Above: Richard ‘Boss’ Croker c. 1908. (Library of Congress)

Croker maintained that American opinion was in favour of the settlement and told the Freeman that Collins was ‘one of the greater Irishmen’ he ever met, while Griffith was ‘a marvellous organiser, a deep thinker, and the possessor of a wonderful brain’. By contrast, he described de Valera as an ‘upright, able Irishman, but too prone to look back instead of forward’. A subsequent commission examining his domicile in March 1927 heard evidence that Croker had sought Free State citizenship from Collins and Griffith the previous month. Cumann na nGaedheal minister J.J. Walsh even told the same commission that Croker had agreed to stand for the Dáil for Dublin County prior to his death.


As it turned out, the Freeman interview proved to be Croker’s last public intervention. He passed away on 29 April, sparking headlines on both sides of the Atlantic, as well as plans for a high-profile funeral in Dublin. Tributes and messages of condolence came in from Charles Alexander, chairman of the National Democratic Club, Lord Mayor Laurence O’Neill, Eamon de Valera, Sir Horace Plunkett, Nationalist MP Jeremiah MacVeagh, and Sir Bryan and Lady Mahon.

Newspaper obituaries focused on the concept of the political ‘boss’, exhibiting descriptions rooted in paradigms of traditional masculinity—something reinforced by Tammany’s reputation for brooking little opposition, as well as the street-fighting backgrounds of many Irish-American politicians (Croker included).

In the US the New York Times, a long-time opponent of Tammany Hall, reported on his passing in his ‘Irish castle’, recounting his career as ‘gang leader, prize fighter, alderman, coroner’ before his rise to the top of Tammany. For the Times, however, his ‘great native ability’ could not overshadow his ‘evil’ leadership. The Washington Post agreed that Croker was the ‘sinister personification of corrupt government’, and his success lay in the ‘idolatry’ that he inspired among many in New York City. The Boston Daily Globe noted Croker’s ability to perceive an opening in the political system ‘quite unintended by the founders of our institutions’.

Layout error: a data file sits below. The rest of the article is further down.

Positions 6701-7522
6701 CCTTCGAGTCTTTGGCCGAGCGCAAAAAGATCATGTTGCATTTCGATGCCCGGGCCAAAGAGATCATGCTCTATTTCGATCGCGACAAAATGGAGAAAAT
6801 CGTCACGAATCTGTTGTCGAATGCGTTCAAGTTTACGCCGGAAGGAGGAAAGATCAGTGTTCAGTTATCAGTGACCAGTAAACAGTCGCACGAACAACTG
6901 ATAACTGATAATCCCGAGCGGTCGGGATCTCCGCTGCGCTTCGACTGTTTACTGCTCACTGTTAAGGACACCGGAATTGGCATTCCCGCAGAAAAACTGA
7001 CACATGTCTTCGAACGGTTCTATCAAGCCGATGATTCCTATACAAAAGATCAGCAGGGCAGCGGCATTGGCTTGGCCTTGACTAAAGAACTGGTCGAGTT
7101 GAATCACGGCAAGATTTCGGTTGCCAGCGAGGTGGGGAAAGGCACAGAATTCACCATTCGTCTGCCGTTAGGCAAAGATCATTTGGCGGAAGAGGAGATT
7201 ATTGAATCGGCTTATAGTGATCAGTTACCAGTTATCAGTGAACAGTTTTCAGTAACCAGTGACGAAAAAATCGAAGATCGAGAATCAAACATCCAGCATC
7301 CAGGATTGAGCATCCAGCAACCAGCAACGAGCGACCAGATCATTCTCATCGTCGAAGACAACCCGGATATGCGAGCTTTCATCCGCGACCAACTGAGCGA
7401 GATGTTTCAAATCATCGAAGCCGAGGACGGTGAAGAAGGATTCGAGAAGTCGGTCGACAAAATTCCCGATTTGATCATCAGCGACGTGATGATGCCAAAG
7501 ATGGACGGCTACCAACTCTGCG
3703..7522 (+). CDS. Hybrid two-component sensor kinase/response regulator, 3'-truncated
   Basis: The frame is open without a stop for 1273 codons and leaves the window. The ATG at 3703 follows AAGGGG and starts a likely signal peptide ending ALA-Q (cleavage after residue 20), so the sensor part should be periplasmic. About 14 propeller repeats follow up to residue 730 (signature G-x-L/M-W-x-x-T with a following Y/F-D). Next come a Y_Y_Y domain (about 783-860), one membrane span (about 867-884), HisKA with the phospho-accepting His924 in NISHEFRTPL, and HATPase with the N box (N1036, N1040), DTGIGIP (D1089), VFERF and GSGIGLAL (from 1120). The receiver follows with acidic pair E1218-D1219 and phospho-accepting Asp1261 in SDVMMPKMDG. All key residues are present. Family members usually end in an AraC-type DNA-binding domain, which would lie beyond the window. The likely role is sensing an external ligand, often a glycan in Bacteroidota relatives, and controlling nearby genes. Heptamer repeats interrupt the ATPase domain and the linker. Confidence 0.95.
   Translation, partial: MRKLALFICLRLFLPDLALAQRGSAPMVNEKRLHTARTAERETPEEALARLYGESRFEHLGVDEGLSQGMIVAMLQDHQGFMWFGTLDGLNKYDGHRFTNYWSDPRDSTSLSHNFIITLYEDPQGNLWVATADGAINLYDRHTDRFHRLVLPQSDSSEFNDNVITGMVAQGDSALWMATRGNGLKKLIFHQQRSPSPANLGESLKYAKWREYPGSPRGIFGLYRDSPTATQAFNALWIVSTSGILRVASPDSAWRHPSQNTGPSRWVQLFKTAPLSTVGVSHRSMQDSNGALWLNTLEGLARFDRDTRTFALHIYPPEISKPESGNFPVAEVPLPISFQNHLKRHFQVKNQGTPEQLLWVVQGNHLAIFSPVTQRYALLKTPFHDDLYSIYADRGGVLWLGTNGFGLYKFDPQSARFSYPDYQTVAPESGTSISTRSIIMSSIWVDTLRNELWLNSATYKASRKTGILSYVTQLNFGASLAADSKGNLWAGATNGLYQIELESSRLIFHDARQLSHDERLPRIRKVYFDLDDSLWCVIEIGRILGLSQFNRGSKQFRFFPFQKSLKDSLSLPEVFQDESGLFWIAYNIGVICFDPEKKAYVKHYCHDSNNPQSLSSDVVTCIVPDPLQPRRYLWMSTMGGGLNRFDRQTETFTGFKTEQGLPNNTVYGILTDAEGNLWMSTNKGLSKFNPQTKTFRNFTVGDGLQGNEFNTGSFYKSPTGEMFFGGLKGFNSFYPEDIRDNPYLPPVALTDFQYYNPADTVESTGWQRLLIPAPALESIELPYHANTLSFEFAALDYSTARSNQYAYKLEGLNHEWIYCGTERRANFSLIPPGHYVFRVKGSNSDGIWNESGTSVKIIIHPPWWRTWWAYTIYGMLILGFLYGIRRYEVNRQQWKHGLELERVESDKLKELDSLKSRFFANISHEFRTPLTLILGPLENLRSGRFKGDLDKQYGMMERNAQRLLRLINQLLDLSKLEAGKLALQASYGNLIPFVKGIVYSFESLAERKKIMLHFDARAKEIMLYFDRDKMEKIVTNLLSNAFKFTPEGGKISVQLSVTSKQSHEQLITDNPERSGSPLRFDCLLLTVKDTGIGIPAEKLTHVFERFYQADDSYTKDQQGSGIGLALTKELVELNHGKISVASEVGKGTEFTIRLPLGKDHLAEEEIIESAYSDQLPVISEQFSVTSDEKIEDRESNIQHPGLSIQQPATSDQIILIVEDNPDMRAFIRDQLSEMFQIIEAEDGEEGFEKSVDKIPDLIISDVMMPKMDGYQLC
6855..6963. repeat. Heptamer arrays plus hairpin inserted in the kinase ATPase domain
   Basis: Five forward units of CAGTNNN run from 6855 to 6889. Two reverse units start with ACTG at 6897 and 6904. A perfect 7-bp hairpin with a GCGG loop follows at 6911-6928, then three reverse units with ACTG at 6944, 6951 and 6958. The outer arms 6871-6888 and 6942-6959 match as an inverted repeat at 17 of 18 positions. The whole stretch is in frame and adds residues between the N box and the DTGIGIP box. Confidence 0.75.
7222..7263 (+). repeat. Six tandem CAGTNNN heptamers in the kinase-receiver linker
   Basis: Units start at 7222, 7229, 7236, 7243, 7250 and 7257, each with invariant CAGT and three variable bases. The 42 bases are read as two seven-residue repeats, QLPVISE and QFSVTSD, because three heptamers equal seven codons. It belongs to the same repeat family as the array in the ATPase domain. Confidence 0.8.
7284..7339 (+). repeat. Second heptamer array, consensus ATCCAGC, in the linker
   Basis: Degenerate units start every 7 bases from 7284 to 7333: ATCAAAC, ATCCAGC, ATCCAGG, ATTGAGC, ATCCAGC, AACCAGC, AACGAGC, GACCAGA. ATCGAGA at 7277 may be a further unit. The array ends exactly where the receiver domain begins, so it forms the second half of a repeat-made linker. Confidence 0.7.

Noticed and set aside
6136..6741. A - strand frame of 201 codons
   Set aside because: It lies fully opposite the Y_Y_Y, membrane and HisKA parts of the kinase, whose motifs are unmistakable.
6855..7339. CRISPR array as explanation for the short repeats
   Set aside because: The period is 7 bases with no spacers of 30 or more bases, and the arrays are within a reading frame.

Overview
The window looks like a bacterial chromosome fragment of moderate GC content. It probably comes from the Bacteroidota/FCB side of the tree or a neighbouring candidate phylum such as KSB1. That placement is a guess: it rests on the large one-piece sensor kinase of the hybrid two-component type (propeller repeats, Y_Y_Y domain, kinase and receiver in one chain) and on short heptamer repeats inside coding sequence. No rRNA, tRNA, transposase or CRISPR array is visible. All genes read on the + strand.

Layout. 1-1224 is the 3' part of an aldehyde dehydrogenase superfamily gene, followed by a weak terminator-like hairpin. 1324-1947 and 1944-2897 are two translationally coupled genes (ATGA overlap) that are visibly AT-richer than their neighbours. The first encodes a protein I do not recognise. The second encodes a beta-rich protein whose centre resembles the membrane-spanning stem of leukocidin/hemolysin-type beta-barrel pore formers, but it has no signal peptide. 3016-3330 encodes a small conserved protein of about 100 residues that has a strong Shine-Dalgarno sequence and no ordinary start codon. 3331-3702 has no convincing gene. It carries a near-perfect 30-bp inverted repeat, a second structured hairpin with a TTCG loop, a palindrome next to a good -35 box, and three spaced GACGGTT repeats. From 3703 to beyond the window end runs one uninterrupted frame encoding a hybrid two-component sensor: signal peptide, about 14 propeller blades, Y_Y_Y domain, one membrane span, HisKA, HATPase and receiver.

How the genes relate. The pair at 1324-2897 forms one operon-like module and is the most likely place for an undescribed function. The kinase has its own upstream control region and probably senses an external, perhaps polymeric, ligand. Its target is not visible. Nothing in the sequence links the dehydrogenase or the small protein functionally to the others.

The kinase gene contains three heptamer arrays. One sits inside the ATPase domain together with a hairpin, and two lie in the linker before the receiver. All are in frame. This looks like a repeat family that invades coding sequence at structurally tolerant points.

The British press wasted little time in pointing to Croker’s record of corruption. The Daily Express added a little anti-Catholic flourish, noting that ‘we have no such supreme pontiffs of political jobbery over here. He was as autocratic as any Czar and while he was in power every dope den in New York paid him toll. He was a cruel man, ruthless to his enemies, and kind to his friends and on occasions charitable.’ The Express went on to claim that he was ‘completely illiterate’ and a ‘bitter enemy of Great Britain’. The liberal Manchester Guardian’s account was more detached but added that his ‘personal responsibility for New York’s misrule is beyond doubt’ and that he ‘shared personally in the prosperity of his associates’.

Irish responses by contrast focused on the depiction of Croker as a strong, silent and successful son of Ireland. Dublin Corporation, on the motion of the lord mayor, recorded its sympathies and sent condolences to Croker’s widow, Beulah Edmondson, on the passing of a ‘notable personage and a freeman of the city’. While the Irish Times provided a largely colourless obituary, the Irish Independent was positive, and the Freeman’s Journal recounted the end of ‘one of the most romantic and much-discussed careers in the modern politics of the United States’.

Dealing with his rise through Tammany, the Freeman noted that he ‘held undisputed sway as its greatest chief and as practical dictator of the affairs of the great city of New York’. The paper added that ‘various efforts were made to upset him, and most serious and unscrupulous charges of corruption were made against him, but these he always faced with courage and spirit, and defeated them’. The Freeman admitted that ‘many’ of the charges against Tammany were ‘no doubt well grounded’, but that it had been ‘more efficient’ in administration than its opponents, ‘and especially this was the case during the days of Mr Croker’s predominance’. The piece was completed with an account of his horse-racing interests and charitable donations, including to Catholic churches at Sandyford and Glencairn.